Nanoformulations

Carbon nanotubes (CNTs), gold and magnetic iron oxide nanoparticles, dendrimers, polystyrene microsperes as well as polyethylenimine and polyethylenimine-graft-poly(ethylene glycol) block copolymers, and phospholipid microbubbles are solid phase platforms of drug delivery. Since water solubility is essential to use them as an infusion component, the majority of these agents must be solubilized by covalent functionalization of their surface with different chemical groups or by adsorption of amphiphilic molecules, such as poly-ethylene glycol – phospholipids (PEG–lipids) (Moghimi SM, Andersen AJ 2010J Controlle Release).

These nanoformulations often cause adverse HSRs in medical practice, which patho-mechanisms are not fully understood, but in the majority of cases it could be connected to a strong complement activation (Moghimi SM, Andersen AJ 2010J Controlle Release; Merkel OM, Urbanics R 2011 Biomaterials; Szebeni J, Bedocs P, 2012 Advanced drug delivery reviews) by different pathways. For example non-functionalized CNTs cause complement activation due to adsorption of C1q (Salvador-Morales C, Flahaut E 2006 Molecular immunology). Covalent functionalization often decrease their complement activating potential (Salvador-Morales C, Basiuk EV 2008 Journal of nanoscience and nanotechnology). Moreover, covering the structures with PEG–lipids may results in uniform particles in immunological aspects as they usually activate the complement system even les manner by lectin pathway (Moghimi SM, Andersen AJ 2010J Controlle Release; Hamad I, Hunter AC 2006 2008; Moghimi SM, Hunter AC 2001 Pharmacological reviews; Moghimi SM, Szebeni J 2003 Progress in lipid research).

Our porcine model (Link) (Szebeni J, Bedocs P, 2012 Advanced drug delivery reviews) is especially sensitive for nanoformulation colloids because of the substantial pulmonary intravascular macrophage (PIM) (Chitko-McKown CG, Blecha F  1992 Annales de recherches veterinaires Annals of veterinary research; Winkler GC 1988 The American journal of anatomy) population in pigs, which can be activated by receptor mediated by endocytosis of opsonised particles, being born a consequence of complement fragments (C3b, C5b). Although the function and the origin of these cells are similar to liver Kupffer cells (Liu Z, Davis C 2008 Proceedings of the National Academy of Sciences of the United States of America) in humans and rodents, since both cells types are responsible for the elimination of debris sized particles, PIM cells seems to have further additional immunological role in response to intravenous agents.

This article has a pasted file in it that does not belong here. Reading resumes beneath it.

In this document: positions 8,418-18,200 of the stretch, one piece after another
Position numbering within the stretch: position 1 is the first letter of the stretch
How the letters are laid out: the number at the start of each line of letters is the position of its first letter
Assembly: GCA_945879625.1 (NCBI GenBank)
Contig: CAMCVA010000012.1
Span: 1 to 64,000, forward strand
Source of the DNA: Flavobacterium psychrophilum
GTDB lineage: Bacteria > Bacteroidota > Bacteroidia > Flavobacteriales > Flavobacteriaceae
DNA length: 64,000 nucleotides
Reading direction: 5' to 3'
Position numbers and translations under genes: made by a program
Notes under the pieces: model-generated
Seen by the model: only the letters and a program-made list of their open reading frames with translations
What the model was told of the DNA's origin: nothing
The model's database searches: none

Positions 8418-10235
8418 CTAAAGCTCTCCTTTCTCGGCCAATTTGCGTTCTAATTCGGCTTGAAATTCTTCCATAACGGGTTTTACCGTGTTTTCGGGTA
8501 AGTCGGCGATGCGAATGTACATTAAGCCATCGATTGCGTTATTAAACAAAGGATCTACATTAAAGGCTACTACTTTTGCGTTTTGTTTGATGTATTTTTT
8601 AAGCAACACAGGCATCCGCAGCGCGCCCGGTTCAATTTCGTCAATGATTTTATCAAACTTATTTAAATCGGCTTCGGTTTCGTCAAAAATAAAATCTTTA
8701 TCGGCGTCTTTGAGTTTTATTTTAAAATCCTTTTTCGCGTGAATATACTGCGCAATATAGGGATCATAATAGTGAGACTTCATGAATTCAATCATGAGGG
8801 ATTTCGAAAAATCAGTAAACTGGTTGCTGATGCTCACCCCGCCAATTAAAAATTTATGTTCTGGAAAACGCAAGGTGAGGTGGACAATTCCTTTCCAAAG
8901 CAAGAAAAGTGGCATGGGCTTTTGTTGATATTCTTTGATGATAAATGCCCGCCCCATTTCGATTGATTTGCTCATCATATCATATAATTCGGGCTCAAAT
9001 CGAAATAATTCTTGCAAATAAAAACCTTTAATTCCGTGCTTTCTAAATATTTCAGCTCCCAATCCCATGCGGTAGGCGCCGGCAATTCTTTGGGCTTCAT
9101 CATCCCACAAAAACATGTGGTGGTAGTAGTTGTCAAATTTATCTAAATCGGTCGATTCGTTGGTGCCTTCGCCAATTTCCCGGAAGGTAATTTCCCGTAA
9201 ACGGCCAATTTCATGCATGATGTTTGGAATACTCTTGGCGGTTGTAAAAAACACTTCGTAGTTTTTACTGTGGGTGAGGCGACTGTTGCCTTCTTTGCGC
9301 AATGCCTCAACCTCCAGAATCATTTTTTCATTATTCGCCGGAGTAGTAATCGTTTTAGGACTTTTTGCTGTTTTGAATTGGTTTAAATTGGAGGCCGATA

References

Moghimi SM, Andersen AJ, Hashemi SH, Lettiero B, Ahmadvand D, Hunter AC, et al. Complement activation cascade triggered by PEG-PL engineered nanomedicines and carbon nanotubes: the challenges ahead. Journal of controlled release : official journal of the Controlled Release Society 2010;146:175-81.

Merkel OM, Urbanics R, Bedocs P, Rozsnyay Z, Rosivall L, Toth M, et al. In vitro and in vivo complement activation and related anaphylactic effects associated with polyethylenimine and polyethylenimine-graft-poly(ethylene glycol) block copolymers. Biomaterials 2011;32:4936-42.

Szebeni J, Bedocs P, Csukas D, Rosivall L, Bunger R, Urbanics R. A porcine model of complement-mediated infusion reactions to drug carrier nanosystems and other medicines. Advanced drug delivery reviews 2012;64:1706-16.

Salvador-Morales C, Flahaut E, Sim E, Sloan J, Green ML, Sim RB. Complement activation and protein adsorption by carbon nanotubes. Molecular immunology 2006;43:193-201.

Salvador-Morales C, Basiuk EV, Basiuk VA, Green ML, Sim RB. Effects of covalent functionalization on the biocompatibility characteristics of multi-walled carbon nanotubes. Journal of nanoscience and nanotechnology 2008;8:2347-56.

Hamad I, Hunter AC, Szebeni J, Moghimi SM. Poly(ethylene glycol)s generate complement activation products in human serum through increased alternative pathway turnover and a MASP-2-dependent process. 20062008;46:225-32.

Moghimi SM, Hunter AC, Murray JC. Long-circulating and target-specific nanoparticles: theory to practice. Pharmacological reviews 2001;53:283-318.

Moghimi SM, Szebeni J. Stealth liposomes and long circulating nanoparticles: critical issues in pharmacokinetics, opsonization and protein-binding properties. Progress in lipid research 2003;42:463-78.

Chitko-McKown CG, Blecha F. Pulmonary intravascular macrophages: a review of immune properties and functions. Annales de recherches veterinaires Annals of veterinary research 1992;23:201-14.

Winkler GC. Pulmonary intravascular macrophages in domestic animal species: review of structural and functional properties. The American journal of anatomy 1988;181:217-34.

Liu Z, Davis C, Cai W, He L, Chen X, Dai H. Circulation and long-term fate of functionalized, biocompatible single-walled carbon nanotubes in mice probed by Raman spectroscopy. Proceedings of the National Academy of Sciences of the United States of America 2008;105:1410-5.